Tim Russert was a good patient, taking medications for his heart disease and exercising, his doctor said. He had no chest pains and he passed an exercise stress test weeks ago. Yet at 58, he suffered a heart attack and died.
That's not uncommon, say cardiologists. Heart disease patients can significantly reduce their chances of a heart attack, but they can't totally prevent it, said Dr. Howard Hodis of the Keck School of Medicine at the University of Southern California.
“Under the most ideal circumstances, there's still going to be individuals who succumb to the disease process. It's never going to be 100 percent,” said Hodis.
Experts say that shouldn't discourage heart patients from doing everything they can to lower their risks of a heart attack: control blood pressure and cholesterol, don't smoke, lose weight, change diet, exercise and reduce stress.
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“If you have heart disease, does it mean that it's all over? No. But it really means that you have to pay attention,” said Dr. Suzanne Steinbaum, a cardiologist at Lenox Hill Hospital in New York.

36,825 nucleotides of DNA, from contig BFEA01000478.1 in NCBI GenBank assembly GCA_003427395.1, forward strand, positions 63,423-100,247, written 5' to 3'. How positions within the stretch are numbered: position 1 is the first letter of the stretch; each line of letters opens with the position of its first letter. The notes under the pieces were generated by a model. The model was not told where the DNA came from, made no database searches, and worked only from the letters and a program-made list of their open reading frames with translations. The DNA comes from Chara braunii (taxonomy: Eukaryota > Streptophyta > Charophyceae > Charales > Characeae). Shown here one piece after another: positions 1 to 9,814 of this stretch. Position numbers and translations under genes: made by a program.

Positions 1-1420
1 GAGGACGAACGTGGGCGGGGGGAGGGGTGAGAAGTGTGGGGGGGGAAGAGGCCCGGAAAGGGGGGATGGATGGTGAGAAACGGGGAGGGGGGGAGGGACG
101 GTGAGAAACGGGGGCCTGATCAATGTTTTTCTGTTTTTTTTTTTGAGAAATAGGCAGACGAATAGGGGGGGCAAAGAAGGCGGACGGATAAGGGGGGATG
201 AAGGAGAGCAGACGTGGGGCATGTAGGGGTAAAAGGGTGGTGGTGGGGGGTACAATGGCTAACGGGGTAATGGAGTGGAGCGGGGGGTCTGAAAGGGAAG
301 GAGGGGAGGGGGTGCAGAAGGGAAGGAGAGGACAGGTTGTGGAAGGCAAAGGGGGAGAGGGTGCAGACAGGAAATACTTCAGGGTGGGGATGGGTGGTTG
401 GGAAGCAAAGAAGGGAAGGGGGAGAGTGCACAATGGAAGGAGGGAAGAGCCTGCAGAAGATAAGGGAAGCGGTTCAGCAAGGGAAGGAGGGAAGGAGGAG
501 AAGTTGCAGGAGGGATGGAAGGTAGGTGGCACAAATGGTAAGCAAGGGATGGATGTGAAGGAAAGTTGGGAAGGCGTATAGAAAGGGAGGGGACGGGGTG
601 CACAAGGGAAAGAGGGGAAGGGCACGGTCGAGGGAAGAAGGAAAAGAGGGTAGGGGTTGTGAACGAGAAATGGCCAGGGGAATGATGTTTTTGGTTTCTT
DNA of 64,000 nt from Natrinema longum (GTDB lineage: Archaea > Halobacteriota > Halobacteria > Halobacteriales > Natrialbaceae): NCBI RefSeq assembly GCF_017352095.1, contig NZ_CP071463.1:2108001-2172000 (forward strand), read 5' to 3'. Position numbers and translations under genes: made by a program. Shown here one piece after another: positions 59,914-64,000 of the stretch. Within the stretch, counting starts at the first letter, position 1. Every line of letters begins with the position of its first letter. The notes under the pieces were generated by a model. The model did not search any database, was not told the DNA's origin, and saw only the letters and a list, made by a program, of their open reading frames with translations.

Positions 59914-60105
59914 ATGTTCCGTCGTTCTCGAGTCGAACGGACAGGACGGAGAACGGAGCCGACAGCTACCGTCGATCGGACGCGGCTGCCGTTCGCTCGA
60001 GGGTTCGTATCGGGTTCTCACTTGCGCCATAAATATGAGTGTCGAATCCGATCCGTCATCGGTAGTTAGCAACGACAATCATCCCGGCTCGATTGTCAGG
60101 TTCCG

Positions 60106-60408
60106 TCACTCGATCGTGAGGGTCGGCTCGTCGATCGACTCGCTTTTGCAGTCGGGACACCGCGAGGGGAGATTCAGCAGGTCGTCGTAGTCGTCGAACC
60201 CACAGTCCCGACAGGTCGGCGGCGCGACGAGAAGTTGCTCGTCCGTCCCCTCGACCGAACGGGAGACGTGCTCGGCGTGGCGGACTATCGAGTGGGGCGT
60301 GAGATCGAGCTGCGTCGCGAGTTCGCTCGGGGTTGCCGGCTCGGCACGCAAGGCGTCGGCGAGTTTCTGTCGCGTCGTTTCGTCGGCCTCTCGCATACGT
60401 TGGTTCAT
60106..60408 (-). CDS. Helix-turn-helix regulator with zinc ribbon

For many patients, the hardest part is changing their diet and getting exercise, she said.
“It's easier to take a pill than it is to get up and do something,” said Steinbaum. “It's very difficult. It's a big commitment.”
Russert, host of NBC's “Meet the Press,” had a heart attack Friday in Washington.
His physician, Dr. Michael Newman, said in a statement that the heart attack was caused by a clot in an artery, blocking blood flow to the heart. That led to a fatal cardiac arrest – an abnormal heart rhythm that stops the heart from pumping blood to the body.
Newman said Russert had hardening of the arteries but no symptoms, and his blood pressure and cholesterol were well controlled. Russert exercised on a treadmill regularly, including the morning that he died, Newman's statement said. An autopsy showed Russert had an enlarged heart and significant blockage in the coronary artery where the clot formed.
About 920,000 Americans have a heart attack each year and 38 percent are fatal, according to the American Heart Association.